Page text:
CDC admits it over-counted opioid overdoses | Pain News Network | Jan 2016
I’m not so sure they over-counted the total number, because it was lower than simply adding together the category counts.
Drug overdose deaths have increased 137 percent — 200 percent for opioids — since 2000, the federal Centers for Disease Control and Prevention (CDC) announced in its January 1 Morbidity and Mortality Weekly Report (MMWR).
The analysis looked at overall increases in overdose deaths from 2000 to 2014, and focused specifically on increases from 2013 to 2014. The majority (61 percent) of the drug overdoses in 2014 involved some type of opioid, according to the report.
Some overdose deaths were counted more than once. “Some deaths involve more than one type of opioid; these deaths were included in the rates for each category (e.g., a death involving both a synthetic opioid and heroin would be included in the rates for synthetic opioid deaths and in the rates for heroin deaths),” the report stated.
We asked Rose A. Rudd, CDC health scientist and lead author of the report, about the over-counting of overdose deaths.
“Some deaths do include more than one type of drug,” responded Rudd in an email to ADAW.
“In 2014, there were 12,159 deaths involving a natural or semi-synthetic opioid; 3,400 deaths involving methadone; 5,544 deaths involving a synthetic opioid (exclusive of methadone); and 10,574 deaths involving heroin.
There were 28,647 deaths that involved any opioid: this number of deaths does not the sum to the other categories, as deaths do include more than one type of drug.”
I sure hope this gobbledygook wasn’t the verbatim response from a government official. The last sentence is completely muddled, but I think she’s saying that the sum of all the category counts was NOT used to calculate the total.
Here’s their data:
- 12,159 deaths involving a natural or semi-synthetic opioid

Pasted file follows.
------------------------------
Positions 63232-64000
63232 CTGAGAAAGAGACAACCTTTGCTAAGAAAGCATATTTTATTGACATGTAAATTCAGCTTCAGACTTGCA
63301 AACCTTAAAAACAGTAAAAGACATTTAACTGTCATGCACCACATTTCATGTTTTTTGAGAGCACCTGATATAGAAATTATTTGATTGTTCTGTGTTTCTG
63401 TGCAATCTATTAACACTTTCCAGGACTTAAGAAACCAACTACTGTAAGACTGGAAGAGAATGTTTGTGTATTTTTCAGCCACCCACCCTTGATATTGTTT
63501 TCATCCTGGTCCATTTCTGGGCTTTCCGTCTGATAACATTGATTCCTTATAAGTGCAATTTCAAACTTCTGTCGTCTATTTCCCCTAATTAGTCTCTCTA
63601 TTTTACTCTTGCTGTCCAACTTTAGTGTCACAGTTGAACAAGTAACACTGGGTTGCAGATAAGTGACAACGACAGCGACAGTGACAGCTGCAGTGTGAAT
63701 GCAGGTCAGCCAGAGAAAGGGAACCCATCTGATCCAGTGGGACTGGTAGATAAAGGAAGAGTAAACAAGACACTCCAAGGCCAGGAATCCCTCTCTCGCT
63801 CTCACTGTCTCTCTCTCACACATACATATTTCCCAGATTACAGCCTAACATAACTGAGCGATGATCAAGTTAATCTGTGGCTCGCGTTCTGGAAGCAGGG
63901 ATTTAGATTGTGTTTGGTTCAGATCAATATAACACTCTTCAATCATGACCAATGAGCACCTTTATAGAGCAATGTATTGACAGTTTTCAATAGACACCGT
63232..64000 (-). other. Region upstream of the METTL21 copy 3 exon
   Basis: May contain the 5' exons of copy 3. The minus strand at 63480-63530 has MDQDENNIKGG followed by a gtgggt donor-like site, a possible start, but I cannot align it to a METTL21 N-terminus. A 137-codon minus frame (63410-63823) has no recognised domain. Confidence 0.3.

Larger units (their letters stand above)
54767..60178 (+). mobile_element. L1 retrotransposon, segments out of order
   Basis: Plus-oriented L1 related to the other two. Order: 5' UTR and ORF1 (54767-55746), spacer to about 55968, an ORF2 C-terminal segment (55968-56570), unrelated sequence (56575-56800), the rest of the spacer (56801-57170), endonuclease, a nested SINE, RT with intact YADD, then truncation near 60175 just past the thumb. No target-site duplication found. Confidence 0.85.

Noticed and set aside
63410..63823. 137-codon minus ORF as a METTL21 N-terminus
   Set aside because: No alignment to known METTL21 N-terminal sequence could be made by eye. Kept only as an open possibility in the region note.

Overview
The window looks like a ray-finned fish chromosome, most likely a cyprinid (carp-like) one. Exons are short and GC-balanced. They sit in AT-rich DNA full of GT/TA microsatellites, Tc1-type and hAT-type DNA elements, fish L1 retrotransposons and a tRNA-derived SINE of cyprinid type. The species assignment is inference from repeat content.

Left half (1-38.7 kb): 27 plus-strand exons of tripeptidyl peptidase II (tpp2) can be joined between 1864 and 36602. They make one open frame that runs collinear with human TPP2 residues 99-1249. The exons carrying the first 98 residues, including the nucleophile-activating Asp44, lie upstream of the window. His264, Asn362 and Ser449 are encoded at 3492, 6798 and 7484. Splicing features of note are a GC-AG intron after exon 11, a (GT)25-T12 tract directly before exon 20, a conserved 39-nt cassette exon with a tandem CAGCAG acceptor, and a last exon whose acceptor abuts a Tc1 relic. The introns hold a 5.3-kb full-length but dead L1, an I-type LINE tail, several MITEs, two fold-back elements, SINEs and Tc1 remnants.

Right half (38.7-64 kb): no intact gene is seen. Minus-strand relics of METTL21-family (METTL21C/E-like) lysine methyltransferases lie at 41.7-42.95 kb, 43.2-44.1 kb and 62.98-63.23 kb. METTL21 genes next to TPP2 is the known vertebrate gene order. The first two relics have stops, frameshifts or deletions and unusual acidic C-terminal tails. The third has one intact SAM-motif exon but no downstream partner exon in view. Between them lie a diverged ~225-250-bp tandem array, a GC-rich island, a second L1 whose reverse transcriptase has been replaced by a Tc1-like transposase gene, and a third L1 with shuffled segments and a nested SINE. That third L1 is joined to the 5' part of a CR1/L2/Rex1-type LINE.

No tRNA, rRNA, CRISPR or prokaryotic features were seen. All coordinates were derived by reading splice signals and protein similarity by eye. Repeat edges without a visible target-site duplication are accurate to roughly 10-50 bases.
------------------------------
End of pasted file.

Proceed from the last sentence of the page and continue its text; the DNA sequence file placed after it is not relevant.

- 3,400 deaths involving methadone
- 5,544 deaths involving a synthetic opioid
- 10,574 deaths involving heroin
28,647 TOTAL deaths that involved any opioid
My calculations show that adding the category counts comes to 31,677, which is very close to 3,000 more than their total number, 28,647,
The difference proves that their total is NOT derived from the category counts. There is only a 10% difference, but their numbers have other problems as well (see CDC: Drug and Opioid Overdose Deaths 2014)
The CDC relied on the National Vital Statistics System multiple-cause-of-death mortality files, which classify drug overdose deaths based on International Classification of Diseases, Tenth Revision underlying cause-of-death codes.
The basic codes are
- X40–44 (unintentional),
- X60–64 (suicide),
- X85 (homicide) or
- Y10–Y14 (undetermined intent).
Then the type of opioid involved is indicated by a T code (T40.0, T40.1, T40.2, T40.3, T40.4 or T40.6);
- natural and semisynthetic opioids (including morphine, oxycodone and hydrocodone) are T40.2;
- methadone is T40.3;
- synthetic opioids (including fentanyl and tramadol, as well as illicit fentanyl) other than methadone are T40.4; and
- heroin is T40.1.
If more than one opioid was found, both were listed, accounting for the fact that some deaths were reported more than once.
The increased availability of heroin and its low price compared with prescription opioids, as well as high purity, are “major drivers of the upward trend in heroin use and overdose,” the report stated.
The authors admit that toxicology laboratory tests performed at autopsy vary based on jurisdiction; in addition, in 2013, 22 percent of drug overdose deaths did not include any information on the death certificates about the specific drugs, and 19 percent in 2014 did not include such information.
This accounts for 1/5th of their cases, and without a specified cause, I have to wonder what category they were listed in.
Finally, some heroin deaths might have been misclassified as morphine, because the drugs are metabolized similarly and testing might not have been done that can distinguish between them
As the CDC’s Leonard J. Paulozzi, M.D., told us last year, people who are initiating the use of heroin started with the use of prescription opioids, and “if we can stop feeding that pool now, it will help,” while at the same time saying, “If you have a large cohort of people who are already physiologically dependent on heroin or prescription opioids, those people aren’t going to go away. They’re going to seek drugs, and they will need to get into treatment”
However, the fact is that opioid prescribing has been reduced substantially, and at the same time, heroin use is going up, and the CDC’s main focus is still on reducing prescribing of opioids.